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NASA is testing a large rocket deployment next month

NASA was preparing for a critical test of its problematic rocket with the Space Launch System (SLS) on Thursday as the organization prepares to return to the Moon.

The second “hot fire” test will see all four RS-25 rocket engines ignite simultaneously and reach 1.6 million pounds (7.1 million newtons).

The two-hour test window started at 3pm Eastern time (1900 GMT). At around 4:00 pm, NASA said the document was expected within 45 minutes.

It will be the second such test involving a 212-meter (65-meter-high) stage at the Stennis Space Center near Bay St. Louis, Mississippi, after the first termination in January.

NASA released a statement following the test that said “no major repairs” were needed after the engines were cut off for just one minute in an eight-minute run, but did not say what was wrong.

Thursday’s test should also last eight minutes, and is intended to provide information that will help reduce the risk of a monthly trip.

The rocket tanks were filled with 700,000 liters (2.6 million liters) of cryogenic propellant, which would burn engines, which were re-deployed to Space Shuttle equipment, including the last one in 2011.

If all goes well, it will take about a month to refurbish the main stage, where it will be shipped to the Kennedy Space Center in Florida.

There, it will be assembled with other SLS rocket components and the Orion crew capsule, which Artemis I is preparing to launch later this year – an unfinished campaign.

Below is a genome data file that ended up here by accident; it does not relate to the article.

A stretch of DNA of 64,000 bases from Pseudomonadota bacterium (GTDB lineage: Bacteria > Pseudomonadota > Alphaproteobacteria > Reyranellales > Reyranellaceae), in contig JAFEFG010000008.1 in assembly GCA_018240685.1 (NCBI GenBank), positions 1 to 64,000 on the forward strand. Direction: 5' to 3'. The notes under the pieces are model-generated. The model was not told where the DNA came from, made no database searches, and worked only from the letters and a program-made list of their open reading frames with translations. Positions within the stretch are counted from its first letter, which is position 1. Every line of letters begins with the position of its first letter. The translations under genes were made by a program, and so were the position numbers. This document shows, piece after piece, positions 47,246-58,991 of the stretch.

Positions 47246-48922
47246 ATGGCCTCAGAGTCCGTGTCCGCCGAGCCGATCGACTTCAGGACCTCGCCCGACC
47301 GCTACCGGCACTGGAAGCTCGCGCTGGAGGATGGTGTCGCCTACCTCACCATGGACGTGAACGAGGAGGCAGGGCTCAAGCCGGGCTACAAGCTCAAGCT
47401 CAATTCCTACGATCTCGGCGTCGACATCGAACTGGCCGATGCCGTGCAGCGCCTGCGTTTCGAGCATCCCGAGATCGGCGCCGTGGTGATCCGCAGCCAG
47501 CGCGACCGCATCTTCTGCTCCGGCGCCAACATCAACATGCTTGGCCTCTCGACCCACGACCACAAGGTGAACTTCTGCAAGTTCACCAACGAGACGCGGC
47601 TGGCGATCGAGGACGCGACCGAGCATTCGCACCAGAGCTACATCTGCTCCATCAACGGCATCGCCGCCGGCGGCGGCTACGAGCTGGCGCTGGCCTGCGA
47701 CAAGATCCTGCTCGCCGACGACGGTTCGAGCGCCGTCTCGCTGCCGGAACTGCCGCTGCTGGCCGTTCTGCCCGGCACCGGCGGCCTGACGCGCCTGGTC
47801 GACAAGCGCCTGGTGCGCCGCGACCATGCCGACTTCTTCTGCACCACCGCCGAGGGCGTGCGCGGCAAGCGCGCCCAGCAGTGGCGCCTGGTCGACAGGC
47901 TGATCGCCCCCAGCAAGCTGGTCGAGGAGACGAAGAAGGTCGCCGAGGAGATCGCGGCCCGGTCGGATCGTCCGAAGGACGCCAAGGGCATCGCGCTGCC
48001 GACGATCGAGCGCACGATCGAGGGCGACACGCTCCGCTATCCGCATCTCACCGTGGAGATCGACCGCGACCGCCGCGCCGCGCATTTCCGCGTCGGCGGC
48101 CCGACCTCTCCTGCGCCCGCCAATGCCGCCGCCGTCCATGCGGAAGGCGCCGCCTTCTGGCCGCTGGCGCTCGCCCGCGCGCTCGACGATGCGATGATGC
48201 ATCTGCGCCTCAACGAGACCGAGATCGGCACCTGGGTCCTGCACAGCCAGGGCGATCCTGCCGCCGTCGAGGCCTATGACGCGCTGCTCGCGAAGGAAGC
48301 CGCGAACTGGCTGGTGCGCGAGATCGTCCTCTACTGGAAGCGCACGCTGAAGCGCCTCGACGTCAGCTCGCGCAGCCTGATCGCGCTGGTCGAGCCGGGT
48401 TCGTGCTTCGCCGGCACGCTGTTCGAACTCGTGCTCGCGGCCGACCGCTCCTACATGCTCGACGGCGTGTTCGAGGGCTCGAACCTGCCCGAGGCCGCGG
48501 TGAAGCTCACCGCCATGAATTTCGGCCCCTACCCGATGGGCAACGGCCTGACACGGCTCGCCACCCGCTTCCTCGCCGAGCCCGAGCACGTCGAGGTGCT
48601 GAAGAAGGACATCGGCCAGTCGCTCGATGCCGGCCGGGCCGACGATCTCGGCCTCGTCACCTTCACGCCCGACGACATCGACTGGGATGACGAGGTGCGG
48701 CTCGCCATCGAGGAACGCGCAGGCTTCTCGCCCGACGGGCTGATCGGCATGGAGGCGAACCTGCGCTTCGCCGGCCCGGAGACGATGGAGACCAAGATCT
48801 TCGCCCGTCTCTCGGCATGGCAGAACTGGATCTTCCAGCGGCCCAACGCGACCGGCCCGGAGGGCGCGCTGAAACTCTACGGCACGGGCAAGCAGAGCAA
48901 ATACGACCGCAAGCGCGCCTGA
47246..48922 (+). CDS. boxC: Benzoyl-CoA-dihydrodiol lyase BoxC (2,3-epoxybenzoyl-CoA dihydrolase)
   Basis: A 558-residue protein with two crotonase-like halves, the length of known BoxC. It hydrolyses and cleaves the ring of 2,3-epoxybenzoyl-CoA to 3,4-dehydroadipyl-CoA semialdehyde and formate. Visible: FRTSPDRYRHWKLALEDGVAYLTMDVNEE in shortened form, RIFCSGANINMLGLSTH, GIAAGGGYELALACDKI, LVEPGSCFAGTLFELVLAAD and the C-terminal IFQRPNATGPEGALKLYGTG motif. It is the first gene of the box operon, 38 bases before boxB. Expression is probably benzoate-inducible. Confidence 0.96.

The SLS system has experienced delays and cost overruns, and was originally supposed to be operational in 2016.

Ars Technica reported this week that NASA is conducting an internal review of its findings.

NASA said last year in August the cost of basic construction was $ 9.1 billion and the capacity of the first-ever Earth-spacecraft needed $ 2.4 billion.

It has also been criticized as NASA’s “Marshall Space Flight Center” in Alabama, as well as its major contractors Boeing, Aerojet Rocketdyne and Northrop Grumman.

While SLS is much more powerful than SpaceX’s Falcon Heavy rocket used to land satellites on the runway and transport crews to the ISS, Elon Musk’s company also operates a model rocket called Starship that will be able to in-depth explore space.

The last three Starship test planes ended in a shocking explosion, but analysts believe that catastrophic events could accelerate the spacecraft’s development, ultimately making it an alternative to SLS.

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